6KDĂ€T 6 )DL\D] 6 6XVKPD 7 $KPDG )- .KDU 5. $OL 0 'HVLJQ DQG GHYHORSPHQW RI RUDO RLO LQ ZDWHU UDPLSULO nanoemulsion formulation: in vitro and in vivo evaluation. J Biomed Nanotech. 2007; 3:28Y44.

6KDĂ€T 6 )DL\D] 6 6XVKPD 7 $KPDG )- .KDU 5. $OL 0 'HYHORSPHQW DQG ELRDYDLODELOLW\ DVVHVVPHQW RI UDPLSULO nanoemulsion formulation. Eur J Pharm Biopharm. 2007; 66:227Y243.

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PHARMBIT Vol. XXIII & XXIV, No. 1 & 2, Jan - Dec, 2011

6.

Osborne DW, Ward AJ, Neil KJ. Microemulsions as topical delivery vehicles: in-vitro transdermal studies of a model hydrophilic drug. J Pharm Pharmacol. 1991; 43:450Y454.

7.

Rhee YS, Choi JG, Park ES, Chi SC. Transdermal delivery of ketoprofen using microemulsions. Int J Pharm. 2001; 228:161Y170.

.HPNHQ - =LHJOHU $ 0XOOHU %: ,QĂ XHQFH RI VXSHUVDWXUDWLRQ RQ WKH SKDUPDFRG\QDPLF HIIHFW RI EXSUDQRORO DIWHU dermal administration using microemulsions as vehicle. Pharm Res. 1992; 9:554Y558.

9.

Ktistis G, Niopas I. A study on the in-vitro percutaneous absorption of propranolol from disperse systems.J Pharm Pharmacol. 1998; 50:413Y419.

10.

Kriwet K, Muller-Goymann CC. Diclofenac release from phospholipiddrug systems and permeation through excised human stratum corneum.Int J Pharm. 1995; 125:231Y242.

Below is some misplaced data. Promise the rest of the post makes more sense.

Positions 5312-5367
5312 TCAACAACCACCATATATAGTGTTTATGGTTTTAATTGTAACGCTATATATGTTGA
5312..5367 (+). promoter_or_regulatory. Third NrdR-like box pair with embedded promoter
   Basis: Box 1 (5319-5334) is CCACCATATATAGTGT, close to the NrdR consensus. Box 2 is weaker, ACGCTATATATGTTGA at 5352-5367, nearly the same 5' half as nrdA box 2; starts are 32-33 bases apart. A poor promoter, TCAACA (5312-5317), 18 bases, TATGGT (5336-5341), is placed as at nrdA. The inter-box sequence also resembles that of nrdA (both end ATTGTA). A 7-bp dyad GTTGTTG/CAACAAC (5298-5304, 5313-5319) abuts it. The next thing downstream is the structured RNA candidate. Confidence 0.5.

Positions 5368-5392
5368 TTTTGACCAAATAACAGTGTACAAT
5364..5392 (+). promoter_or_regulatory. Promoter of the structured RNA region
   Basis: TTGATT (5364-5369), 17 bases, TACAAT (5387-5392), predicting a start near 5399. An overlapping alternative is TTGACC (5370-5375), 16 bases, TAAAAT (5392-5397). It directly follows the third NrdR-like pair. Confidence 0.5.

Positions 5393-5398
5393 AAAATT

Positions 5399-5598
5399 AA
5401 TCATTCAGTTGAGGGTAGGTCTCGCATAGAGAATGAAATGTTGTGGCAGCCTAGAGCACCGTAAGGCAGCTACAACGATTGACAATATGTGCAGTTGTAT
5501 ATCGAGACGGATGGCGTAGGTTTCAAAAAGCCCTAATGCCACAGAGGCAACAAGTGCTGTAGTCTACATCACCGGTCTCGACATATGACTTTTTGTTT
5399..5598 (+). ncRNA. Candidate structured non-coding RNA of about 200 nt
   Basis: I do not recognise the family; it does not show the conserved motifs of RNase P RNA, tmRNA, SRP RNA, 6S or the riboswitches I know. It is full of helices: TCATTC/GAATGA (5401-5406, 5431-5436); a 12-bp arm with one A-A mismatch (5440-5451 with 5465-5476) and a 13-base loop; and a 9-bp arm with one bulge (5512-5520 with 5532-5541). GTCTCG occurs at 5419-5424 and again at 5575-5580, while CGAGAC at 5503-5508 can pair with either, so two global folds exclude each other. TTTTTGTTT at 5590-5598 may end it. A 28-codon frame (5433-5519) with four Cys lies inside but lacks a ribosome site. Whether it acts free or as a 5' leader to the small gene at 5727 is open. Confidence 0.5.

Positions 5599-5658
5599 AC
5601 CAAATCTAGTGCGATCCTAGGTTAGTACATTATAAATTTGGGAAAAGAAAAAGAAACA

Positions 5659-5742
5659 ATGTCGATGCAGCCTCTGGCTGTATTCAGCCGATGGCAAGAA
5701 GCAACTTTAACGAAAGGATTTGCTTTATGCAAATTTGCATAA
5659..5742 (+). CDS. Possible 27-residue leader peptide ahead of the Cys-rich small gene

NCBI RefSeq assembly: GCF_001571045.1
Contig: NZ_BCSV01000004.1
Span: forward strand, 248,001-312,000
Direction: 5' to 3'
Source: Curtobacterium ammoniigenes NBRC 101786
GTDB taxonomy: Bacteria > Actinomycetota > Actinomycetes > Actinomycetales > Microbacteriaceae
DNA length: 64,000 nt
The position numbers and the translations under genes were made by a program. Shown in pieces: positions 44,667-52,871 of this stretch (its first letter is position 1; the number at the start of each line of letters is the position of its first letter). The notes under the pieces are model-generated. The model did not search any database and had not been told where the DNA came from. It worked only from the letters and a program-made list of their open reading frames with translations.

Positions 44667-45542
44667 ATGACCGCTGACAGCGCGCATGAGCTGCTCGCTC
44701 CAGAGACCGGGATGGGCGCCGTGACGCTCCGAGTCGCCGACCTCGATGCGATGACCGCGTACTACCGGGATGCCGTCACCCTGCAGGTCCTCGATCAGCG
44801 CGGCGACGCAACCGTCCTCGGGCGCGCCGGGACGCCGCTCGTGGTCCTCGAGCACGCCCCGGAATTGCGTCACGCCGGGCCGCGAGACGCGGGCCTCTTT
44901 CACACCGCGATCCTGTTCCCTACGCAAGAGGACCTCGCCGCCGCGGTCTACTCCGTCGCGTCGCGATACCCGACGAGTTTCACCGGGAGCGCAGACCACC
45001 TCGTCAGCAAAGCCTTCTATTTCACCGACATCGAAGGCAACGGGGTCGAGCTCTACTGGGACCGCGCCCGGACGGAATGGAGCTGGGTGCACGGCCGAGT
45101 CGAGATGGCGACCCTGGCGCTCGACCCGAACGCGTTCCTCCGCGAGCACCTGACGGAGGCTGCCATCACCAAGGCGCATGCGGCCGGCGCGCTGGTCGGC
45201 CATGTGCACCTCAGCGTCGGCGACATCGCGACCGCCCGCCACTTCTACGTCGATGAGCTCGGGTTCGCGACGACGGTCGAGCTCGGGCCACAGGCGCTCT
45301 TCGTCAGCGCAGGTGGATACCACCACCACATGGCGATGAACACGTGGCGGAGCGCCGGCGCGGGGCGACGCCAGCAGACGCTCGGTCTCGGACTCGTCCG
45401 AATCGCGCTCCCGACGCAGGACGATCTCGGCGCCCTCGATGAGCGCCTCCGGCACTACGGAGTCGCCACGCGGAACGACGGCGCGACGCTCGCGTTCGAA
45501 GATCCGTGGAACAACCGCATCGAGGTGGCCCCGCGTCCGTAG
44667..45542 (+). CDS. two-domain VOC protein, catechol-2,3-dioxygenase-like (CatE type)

6KDĂ€T XQ 1DEL 6 6KDNHHO ) 7DOHJDRQNDU 6 HW DO )RUPXODWLRQ GHYHORSPHQW DQG RSWLPL]DWLRQ XVLQJ QDQRHPXOVLRQ technique: a technical note. AAPS Pharm SciTech [serial online]. 2007; 8:E28. $WWZRRG ' 0DOORQ & .WLVWLV * 7D\ORU &- $ VWXG\ RQ IDFWRUV LQĂ XHQFLQJ WKH GURSOHW VL]H LQ QRQLRQLF RLO LQ ZDWHU microemulsions. Int J Pharm. 1992; 88:417Y422. 13.

Van-Abbe NJ, Nicholas P, Boon E. Exaggerated exposure in topical irritancy and sensitization testing. J Soc Cosmet Chem. 1975; 26:173Y187.

:LQWHU &$ $QWL LQĂ DPPDWRU\ WHVWLQJ PHWKRGV FRPSDUDWLYH HYDOXDWLRQ RI LQGRPHWKDFLQ DQG RWKHU DJHQWV 1RQVWHURLG $QWL LQĂ DPPDWRU\ 'UXJV < 15.

Gosh MN. Fundamentals of Experimental Pharmacology. Kolkata, India: Hilton and Company; 2005:192.

&UDLJ '40 %DUNHU 6$ %DQQLQJ ' %RRWK 6: $Q LQYHVWLJDWLRQ LQWR WKH PHFKDQLVPV RI VHOI HPXOVLĂ€FDWLRQ XVLQJ particle size analysis and low frequency dielectric spectroscopy.Int J Pharm. 1995; 114:103Y110. 17.

Eccleston J. Microemulsions. In: Swarbrick J, Boylan JC, eds. Encyclopedia of Pharmaceutical Technology. vol. 9. New York, NY:Marcel Dekker; 1995:375Y421.

18.

Lawrence MJ, Rees GD. Microemulsion-based media as novel drugdelivery systems. Adv Drug Deliv Rev. 2000; 45:89Y121.

19.